Yonge-Steeles Corridor

Markham is growing by roughly 8,000 people annually.  That creates both challenges as well as opportunities.   A major area identified for ‘intensification’ is the Yonge Street corridor.  We have to be mindful of the type of development that occurs and protect existing neighbourhoods and communities from its impact, particularly related to traffic coming in from other areas outside our city.

The Yonge Street corridor north of Steeles Avenue will likely see major intensification over the next few years.  The World on Yonge development is now complete; another large development – Frangian (now Yonge Grandview Corp) – at Grandview and Yonge, is underway and the Langstaff Gateway is in the preconstruction stage.  Fundamental change is occurring in this neighbourhood. 


I did not support the Frangian development application when it originally came to Council. I believe we must be vigilant regarding the development applications we know will undoubtedly come to Yonge Street in the years to come.


Certain parts of the neighbourhood will be completely redeveloped (approximately – Steeles Avenue to the south, Dudley Avenue to the East (except for the south side of Highland Avenue which will be redeveloped to Willowdale Blvd), Yonge Street to the West and Grandview Avenue to the north).


The area being redeveloped will consist of high-rise condominiums at Yonge Street, with low rise, mixed use development being developed further east in the area.  Building height would gradually decrease as one approaches Dudley Avenue. The rest of the neighbourhood not subject to redevelopment will remain as single family residences.

In June 2013 the City of Markham retained a transportation consultant to undertake the Yonge-Steeles Corridor Transportation Study. The objectives of the Study were to address the existing transportation issues and to determine the future transportation vision, transportation strategies and infrastructure recognizing growth and redevelopment within the proposed Yonge-Steeles Corridor Secondary Plan area. The redevelopment of the proposed Yonge-Steeles Corridor Secondary Plan area requires a comprehensive Transportation Study that will help ensure that redevelopment relies on sustainable modes of travel including walking, cycling, and public transit, resulting in a more balanced and sustainable transportation system.

Additionally, the existing Thornhill Secondary Plan states that there should not be undue negative impacts on local residential streets arising from such new residential development.  Proposed changes shall be based on protecting the existing residential community being considered a first priority.  As we move forward with this process, it is important that sufficient safeguards be established to protect the existing community, that are not part of the area subject to redevelopment.  This could certainly be adversely impacted if this neighbourhood is not protected from growth.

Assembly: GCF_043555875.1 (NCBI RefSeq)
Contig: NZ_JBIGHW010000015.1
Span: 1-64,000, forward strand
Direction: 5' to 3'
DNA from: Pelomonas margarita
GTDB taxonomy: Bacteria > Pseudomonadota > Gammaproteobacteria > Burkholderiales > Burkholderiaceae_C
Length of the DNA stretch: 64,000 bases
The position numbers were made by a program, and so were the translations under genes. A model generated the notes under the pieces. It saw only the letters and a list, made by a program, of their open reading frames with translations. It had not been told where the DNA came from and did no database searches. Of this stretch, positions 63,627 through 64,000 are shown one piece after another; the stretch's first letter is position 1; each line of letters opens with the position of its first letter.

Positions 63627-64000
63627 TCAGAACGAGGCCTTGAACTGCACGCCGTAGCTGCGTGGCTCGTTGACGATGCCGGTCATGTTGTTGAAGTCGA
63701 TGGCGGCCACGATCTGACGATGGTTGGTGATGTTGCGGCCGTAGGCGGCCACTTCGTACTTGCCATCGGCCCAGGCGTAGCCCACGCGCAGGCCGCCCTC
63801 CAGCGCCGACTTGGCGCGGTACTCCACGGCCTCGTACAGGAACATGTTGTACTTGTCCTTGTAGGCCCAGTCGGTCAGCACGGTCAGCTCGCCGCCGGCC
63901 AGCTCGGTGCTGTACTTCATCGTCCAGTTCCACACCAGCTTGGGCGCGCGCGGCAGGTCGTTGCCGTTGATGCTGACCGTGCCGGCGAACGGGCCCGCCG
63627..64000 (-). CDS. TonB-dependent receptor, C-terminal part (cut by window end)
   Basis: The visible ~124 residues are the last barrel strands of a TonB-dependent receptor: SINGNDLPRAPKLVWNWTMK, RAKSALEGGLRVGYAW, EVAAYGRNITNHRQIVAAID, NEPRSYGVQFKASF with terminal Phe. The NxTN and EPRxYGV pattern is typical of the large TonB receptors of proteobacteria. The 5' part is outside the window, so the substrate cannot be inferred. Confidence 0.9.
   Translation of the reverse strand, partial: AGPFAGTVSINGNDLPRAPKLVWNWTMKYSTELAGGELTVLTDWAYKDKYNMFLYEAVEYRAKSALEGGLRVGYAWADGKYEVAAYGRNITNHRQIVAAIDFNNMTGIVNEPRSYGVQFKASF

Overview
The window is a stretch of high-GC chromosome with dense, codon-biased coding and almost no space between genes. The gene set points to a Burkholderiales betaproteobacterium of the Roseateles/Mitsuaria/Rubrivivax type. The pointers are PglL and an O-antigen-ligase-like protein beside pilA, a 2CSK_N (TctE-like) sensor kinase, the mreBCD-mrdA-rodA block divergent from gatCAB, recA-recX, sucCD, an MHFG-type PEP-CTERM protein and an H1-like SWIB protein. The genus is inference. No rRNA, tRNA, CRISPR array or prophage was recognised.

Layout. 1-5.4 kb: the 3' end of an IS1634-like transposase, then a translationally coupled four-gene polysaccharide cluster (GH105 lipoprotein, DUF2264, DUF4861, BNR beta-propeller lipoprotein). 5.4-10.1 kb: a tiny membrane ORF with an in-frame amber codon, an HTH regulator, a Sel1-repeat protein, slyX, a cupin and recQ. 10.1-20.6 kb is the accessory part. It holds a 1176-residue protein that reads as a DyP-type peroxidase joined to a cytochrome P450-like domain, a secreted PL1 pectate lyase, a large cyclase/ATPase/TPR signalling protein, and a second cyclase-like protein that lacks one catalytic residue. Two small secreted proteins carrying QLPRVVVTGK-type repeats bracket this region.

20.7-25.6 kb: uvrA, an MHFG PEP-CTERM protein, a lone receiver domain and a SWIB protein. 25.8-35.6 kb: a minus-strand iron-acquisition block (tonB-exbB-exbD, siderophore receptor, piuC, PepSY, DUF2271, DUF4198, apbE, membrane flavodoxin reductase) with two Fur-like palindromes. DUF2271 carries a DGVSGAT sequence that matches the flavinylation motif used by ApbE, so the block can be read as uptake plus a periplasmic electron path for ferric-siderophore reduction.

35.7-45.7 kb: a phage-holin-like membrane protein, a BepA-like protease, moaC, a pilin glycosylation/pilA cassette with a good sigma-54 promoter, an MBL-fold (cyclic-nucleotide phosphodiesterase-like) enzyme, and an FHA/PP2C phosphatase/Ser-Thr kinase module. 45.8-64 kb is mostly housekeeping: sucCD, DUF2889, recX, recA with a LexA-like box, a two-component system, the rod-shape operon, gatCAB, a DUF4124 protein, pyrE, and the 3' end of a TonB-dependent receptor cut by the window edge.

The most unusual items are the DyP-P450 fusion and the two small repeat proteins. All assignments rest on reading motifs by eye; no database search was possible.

I believe…

  • We must protect existing neighbourhoods to ensure the stability and vibrancy from incompatible development and the pressures of growth. Future development along the corridor must fit in and respect the community character.
  • Most importantly, children among others would be exposed to risk from the heavier traffic and just getting in and out of your own street and neighbourhood would be a challenge.
  • Through more careful planning, protection of existing neighbourhoods should be considered relative to plans for new property development.


Read the reports:

Yonge-Steeles Corridor Study

Yonge-Grandview Corp (Frangian) application


Overriding Principles:

Protection of the existing neighbourhood in order to achieve a more sustainable and balanced transportation system, including recommendations which would see:

  • a preferred road network, focusing on the local and collector road systems;
  • Design road networks to mitigate traffic infiltration from redevelopment area into existing community;
  • Reconsider options to advance pedestrian connections to support transit and other community needs, such as potential new cycling routes;
  • To review existing transit routes and opportunities to modify or add routes;
  • To identify future transportation conditions and issues under future redevelopment.


As Councillor I will draw immediate attention to:

  •  Traffic calming measures at the intersection of Doncaster and Henderson to protect primary school children from impacts of the added traffic coming from the World on Yonge development
  •  Road designations: Highland Park Boulevard., Woodward Avenue, Willowdale Boulevard, and Grandview Avenue should continue to be considered ‘local’ roads, rather than the preferred ‘minor collector’ designation preferred by engineering staff.
  •  Traffic calming options for Grandview Avenue, Willowdale Boulevard, and Jewell Street.

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